Secondly, the in line isolators mentioned above, use very cheap wound transformers that do terrible things to your audio waveform like suppress transients and affect frequency response. Avoid them in the studio at all costs.

Make sure everything is running from the same phase in your sub box for starters. Systematically unplug everything one by one to find the culprit. Safely solving ground issues can be a dark art.

Maybe I will have to add an article to the tutorials on this?

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I learnt something today. Great answer ant!

kinda wondering if this should be in another thread, as its not kinda but is about audio interfaces...

went hunting for a general h'ware issues area to dump this and couldn't find one.

i think the info is still relevant if ppl don't care where it goes.

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CT since it's a general purpose topic I'll move it to the Production & Engineering thread. If anyone disagrees then move it back!  ;)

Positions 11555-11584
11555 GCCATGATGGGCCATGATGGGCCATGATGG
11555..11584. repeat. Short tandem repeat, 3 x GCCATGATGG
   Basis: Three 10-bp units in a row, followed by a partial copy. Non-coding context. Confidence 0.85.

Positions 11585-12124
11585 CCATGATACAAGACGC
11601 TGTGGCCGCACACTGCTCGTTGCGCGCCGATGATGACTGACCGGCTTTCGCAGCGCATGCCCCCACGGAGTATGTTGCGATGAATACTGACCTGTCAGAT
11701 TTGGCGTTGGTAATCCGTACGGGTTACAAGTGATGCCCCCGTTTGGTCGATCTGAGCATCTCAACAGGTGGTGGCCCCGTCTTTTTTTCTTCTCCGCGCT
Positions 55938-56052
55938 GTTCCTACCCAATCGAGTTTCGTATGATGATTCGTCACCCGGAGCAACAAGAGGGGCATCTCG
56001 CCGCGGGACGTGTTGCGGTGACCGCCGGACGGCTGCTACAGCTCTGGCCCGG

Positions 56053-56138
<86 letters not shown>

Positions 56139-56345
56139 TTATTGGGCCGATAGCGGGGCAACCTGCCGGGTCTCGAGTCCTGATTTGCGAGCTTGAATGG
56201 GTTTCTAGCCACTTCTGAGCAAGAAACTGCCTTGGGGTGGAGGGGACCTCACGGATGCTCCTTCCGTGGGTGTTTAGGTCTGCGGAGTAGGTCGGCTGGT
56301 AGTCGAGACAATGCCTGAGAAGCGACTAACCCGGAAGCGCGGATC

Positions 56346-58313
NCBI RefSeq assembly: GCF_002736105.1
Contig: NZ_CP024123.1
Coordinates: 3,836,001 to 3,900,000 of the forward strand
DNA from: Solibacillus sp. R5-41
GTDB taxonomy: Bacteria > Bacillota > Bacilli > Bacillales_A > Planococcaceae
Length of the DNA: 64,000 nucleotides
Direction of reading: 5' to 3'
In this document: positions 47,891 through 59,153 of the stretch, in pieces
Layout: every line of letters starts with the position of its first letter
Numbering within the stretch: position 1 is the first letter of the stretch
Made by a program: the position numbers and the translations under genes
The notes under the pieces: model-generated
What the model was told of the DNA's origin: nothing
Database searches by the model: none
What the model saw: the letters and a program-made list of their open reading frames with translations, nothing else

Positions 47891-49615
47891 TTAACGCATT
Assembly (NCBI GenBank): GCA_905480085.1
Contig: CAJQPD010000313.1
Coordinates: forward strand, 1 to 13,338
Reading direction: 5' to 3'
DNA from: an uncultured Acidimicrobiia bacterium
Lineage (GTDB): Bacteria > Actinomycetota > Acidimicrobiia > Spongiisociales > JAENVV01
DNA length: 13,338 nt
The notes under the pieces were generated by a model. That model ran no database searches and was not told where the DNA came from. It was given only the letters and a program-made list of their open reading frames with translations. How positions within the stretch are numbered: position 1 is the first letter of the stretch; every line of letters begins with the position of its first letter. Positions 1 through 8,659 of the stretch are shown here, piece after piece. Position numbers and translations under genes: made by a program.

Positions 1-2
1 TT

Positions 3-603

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Thanks gang. I think this is an issue that wil be of use to more users as the community grows.

not looking forward to the great studio rewire of 2007!

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In a hurry, so can only reply briefly for now, but I must bust a few myths.

Balanced cables will make absolutely no difference to ground loops. They will however reduce induced noise picked up along the cable run (which is different noise all together).

A ground loop is the result of your studio having 2 seperate paths to power ground (not signal ground). The resulting hum is due to the 2 power grounds, or phases sitting at slightly different voltages.

Switchmode (Multi input voltage) laptop power supply's with an earth pin almost always cause problems also.

Lets say power ground 1 is 240v between earth and active. Power ground 2 is 243v between earth and active. This means that when you connect 2 audio devices together that are sitting on the different grounds you have an instant 3vAC 50Hz flowing between them due to the 0v signal ground rails being 3v apart. This is why you hear a 50Hz hum.

Secondly, the in line isolators mentioned above, use very cheap wound transformers that do terrible things to your audio waveform like suppress transients and affect frequency response. Avoid them in the studio at all costs.